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Employers: Is now the time for a mentorship program?

Mentorship programs are nothing new, but their popularity tends to wax and wane depending on factors such as industry needs and workforce demographics. One recent survey indicates that these programs may be coming back in style again for some employers — and the interest is coming from both sides of the hiring desk.

In 2023, international staffing agency Express Employment Professionals commissioned The Harris Poll to conduct surveys of 1,010 hiring decision-makers and 1,006 adult jobseekers in the United States. The results were interesting: 82% of hiring managers reported believing that job candidates are more attracted to companies that offer mentorship programs, and an almost equal number of jobseekers (85%) agreed.

Exploring the concept

Under a traditional mentorship program, experienced employees are partnered with new hires or less-experienced staff members in collaborative arrangements that involve teaching sessions, discussions, special projects and assessments. Best-in-class programs are set up to:

  • Appropriately match mentors and mentees,
  • Establish clear objectives for each mentorship, and
  • Use reasonable performance metrics to measure progress and reach completion.

Generally, mentors tend to be older people and mentees are relatively younger ones. But this isn’t always the case. For example, if you’ve recently hired an older worker, this person may benefit from being the mentee of a younger mentor who has more experience with your organization.

There’s also the possibility of adding a reverse mentorship feature to your program. Here, younger employees mentor older staff members on things such as getting more comfortable on social media or using new types of technology.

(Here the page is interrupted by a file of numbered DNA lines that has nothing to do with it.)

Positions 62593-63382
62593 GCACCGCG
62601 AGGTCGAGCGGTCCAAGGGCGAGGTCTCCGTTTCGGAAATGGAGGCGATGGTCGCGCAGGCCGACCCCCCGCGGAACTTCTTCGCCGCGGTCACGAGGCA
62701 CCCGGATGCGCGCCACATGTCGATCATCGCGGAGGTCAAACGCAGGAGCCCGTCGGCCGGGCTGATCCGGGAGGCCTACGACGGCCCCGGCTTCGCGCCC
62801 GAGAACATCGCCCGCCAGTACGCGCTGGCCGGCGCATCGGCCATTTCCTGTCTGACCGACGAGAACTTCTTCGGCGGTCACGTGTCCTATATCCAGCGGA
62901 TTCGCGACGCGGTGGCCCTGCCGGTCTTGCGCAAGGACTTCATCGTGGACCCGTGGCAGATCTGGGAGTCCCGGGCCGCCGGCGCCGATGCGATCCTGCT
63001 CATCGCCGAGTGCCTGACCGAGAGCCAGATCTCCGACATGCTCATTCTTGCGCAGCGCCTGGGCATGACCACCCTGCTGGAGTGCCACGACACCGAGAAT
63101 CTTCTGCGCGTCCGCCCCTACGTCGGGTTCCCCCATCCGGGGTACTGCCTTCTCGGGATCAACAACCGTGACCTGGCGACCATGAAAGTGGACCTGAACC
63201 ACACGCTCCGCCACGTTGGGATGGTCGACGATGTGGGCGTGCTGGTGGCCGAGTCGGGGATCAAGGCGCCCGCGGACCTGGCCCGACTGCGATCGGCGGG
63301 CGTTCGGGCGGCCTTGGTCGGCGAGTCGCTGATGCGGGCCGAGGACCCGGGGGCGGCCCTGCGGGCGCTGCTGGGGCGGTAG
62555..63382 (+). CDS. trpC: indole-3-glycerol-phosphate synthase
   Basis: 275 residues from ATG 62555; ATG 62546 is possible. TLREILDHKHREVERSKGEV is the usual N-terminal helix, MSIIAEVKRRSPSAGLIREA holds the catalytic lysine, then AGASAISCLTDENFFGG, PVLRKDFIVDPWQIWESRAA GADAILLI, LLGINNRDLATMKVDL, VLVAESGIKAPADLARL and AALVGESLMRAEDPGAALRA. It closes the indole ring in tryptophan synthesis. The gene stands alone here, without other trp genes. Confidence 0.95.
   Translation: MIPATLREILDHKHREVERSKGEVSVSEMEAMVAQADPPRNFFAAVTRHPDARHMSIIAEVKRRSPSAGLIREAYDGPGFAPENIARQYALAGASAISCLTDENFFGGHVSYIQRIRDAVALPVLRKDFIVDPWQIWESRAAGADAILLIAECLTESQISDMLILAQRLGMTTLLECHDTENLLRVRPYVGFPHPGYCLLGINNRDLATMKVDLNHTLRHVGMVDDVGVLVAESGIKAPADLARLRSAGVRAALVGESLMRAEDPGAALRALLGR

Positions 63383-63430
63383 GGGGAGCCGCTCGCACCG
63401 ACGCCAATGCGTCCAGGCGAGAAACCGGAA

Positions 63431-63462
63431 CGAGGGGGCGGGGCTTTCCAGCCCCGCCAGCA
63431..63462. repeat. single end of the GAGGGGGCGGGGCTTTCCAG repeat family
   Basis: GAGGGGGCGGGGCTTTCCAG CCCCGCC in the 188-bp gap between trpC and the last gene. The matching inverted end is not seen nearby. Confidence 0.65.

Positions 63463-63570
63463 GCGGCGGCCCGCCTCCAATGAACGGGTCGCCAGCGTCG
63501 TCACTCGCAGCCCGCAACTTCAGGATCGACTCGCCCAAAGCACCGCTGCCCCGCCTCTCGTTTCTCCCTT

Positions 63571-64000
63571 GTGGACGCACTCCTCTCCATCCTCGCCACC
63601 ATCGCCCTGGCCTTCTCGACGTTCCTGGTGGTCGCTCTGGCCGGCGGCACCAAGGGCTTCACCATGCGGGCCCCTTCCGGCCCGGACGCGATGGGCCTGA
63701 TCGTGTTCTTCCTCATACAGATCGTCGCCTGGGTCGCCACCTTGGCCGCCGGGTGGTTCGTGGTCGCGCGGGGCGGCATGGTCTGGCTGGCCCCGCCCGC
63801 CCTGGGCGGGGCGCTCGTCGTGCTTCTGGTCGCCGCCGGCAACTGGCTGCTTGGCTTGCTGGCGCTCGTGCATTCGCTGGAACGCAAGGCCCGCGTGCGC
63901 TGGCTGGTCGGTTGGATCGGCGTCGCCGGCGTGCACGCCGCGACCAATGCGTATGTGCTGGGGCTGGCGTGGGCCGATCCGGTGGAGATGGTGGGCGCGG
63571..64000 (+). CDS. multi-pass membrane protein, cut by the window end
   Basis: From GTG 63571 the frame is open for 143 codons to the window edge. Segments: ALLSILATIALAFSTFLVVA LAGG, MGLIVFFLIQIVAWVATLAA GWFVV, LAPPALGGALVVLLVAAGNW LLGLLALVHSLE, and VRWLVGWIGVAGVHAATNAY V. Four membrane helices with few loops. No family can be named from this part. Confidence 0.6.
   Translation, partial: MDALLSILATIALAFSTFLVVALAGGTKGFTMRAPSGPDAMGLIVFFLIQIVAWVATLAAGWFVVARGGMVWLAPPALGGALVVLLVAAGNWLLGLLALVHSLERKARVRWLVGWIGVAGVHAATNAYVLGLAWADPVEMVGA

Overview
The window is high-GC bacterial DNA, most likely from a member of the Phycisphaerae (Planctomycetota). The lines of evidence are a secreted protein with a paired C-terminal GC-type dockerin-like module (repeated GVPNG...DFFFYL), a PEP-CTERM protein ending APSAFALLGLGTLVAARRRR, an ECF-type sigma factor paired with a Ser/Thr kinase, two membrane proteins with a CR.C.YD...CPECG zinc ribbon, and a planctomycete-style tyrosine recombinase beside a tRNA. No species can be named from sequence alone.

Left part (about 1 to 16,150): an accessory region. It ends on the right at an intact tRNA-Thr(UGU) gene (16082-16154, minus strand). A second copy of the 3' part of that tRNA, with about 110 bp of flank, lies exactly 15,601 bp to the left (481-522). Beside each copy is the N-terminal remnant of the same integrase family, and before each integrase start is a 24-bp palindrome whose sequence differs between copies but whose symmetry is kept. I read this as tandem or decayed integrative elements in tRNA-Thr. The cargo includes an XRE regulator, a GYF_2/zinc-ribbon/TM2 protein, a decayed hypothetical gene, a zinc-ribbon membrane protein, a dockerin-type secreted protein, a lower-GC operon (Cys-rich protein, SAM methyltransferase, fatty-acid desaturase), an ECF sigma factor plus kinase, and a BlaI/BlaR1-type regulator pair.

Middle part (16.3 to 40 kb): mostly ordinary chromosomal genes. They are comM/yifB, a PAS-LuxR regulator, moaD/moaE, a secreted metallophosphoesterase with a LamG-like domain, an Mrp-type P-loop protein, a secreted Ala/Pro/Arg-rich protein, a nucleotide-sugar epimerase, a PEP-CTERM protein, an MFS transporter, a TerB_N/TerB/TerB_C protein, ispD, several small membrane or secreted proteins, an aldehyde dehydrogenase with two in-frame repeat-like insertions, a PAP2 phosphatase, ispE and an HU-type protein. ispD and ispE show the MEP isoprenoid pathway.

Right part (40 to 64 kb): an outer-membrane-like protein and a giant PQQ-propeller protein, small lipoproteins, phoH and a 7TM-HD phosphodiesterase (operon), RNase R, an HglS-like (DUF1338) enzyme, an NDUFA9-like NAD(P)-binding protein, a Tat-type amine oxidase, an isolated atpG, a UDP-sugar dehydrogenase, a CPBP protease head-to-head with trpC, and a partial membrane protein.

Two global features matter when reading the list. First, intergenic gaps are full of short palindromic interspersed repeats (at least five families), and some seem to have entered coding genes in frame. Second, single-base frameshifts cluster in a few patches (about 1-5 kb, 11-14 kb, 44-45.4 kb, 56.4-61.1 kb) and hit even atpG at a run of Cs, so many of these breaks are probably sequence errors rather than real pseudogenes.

Identifying the benefits

There are many potential benefits of a well-designed, carefully implemented and consistently maintained mentorship program. First and foremost, mentorships are a good way to guard against the dreaded “brain drain,” whereby employers lose invaluable knowledge and skills when veteran employees retire or leave the organization for other reasons.

That isn’t the only reason, however. Many employers find that creating and supporting mentorships encourages diversity and inclusion. Often, mentors and mentees will come from different walks of life and, naturally, be at different career stages. Their interactions help create a work environment of openness and acceptance.

Mentorships also promote an atmosphere of continuous learning and improvement within an organization. While mentors teach and counsel mentees on various aspects of the position in question, they often find themselves learning new things. It’s not unusual for mentors and mentees to come up with process improvements or even new strategic ideas.

Last, as the aforementioned survey results indicate, mentorship programs can be excellent hiring and retention tools. Employees entering the organization know they’re not going to be shown to cubicles, told what to do, and promptly ignored. Rather, they’re going to have the opportunity to work closely with experienced colleagues and, as a result, have much clearer career paths. Meanwhile, mentors often find the experience quite fulfilling, which gives them a morale and engagement boost as well.

Recognizing the risks

Naturally, mentorship programs have their risks. Before creating one, you’ll need to ensure that everyone involved fully buys into the concept and is prepared for the extra work. The program must be designed with clear policies, training, and supervision to avoid, at least, inefficacy and, at worst, potentially disastrous legal liability. Contact us for help identifying and quantifying all the costs associated with a mentorship program.

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